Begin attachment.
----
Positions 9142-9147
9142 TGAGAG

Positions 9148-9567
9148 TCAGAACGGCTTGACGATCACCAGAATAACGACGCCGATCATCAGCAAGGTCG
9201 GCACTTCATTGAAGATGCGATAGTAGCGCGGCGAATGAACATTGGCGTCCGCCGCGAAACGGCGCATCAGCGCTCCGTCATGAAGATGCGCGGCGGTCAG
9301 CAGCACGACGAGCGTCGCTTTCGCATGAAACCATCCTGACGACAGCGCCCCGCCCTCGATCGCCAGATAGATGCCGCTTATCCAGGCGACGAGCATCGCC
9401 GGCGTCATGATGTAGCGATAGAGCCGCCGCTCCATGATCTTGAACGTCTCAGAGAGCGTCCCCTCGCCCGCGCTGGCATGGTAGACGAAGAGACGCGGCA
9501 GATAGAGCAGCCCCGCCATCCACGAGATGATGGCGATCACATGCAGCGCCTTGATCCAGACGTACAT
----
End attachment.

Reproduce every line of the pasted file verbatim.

Positions 9142-9147
9142 TGAGAG

Positions 9148-9567
9148 TCAGAACGGCTTGACGATCACCAGAATAACGACGCCGATCATCAGCAAGGTCG
9201 GCACTTCATTGAAGATGCGATAGTAGCGCGGCGAATGAACATTGGCGTCCGCCGCGAAACGGCGCATCAGCGCTCCGTCATGAAGATGCGCGGCGGTCAG
9301 CAGCACGACGAGCGTCGCTTTCGCATGAAACCATCCTGACGACAGCGCCCCGCCCTCGATCGCCAGATAGATGCCGCTTATCCAGGCGACGAGCATCGCC
9401 GGCGTCATGATGTAGCGATAGAGCCGCCGCTCCATGATCTTGAACGTCTCAGAGAGCGTCCCCTCGCCCGCGCTGGCATGGTAGACGAAGAGACGCGGCA
9501 GATAGAGCAGCCCCGCCATCCACGAGATGATGGCGATCACATGCAGCGCCTTGATCCAGACGTACAT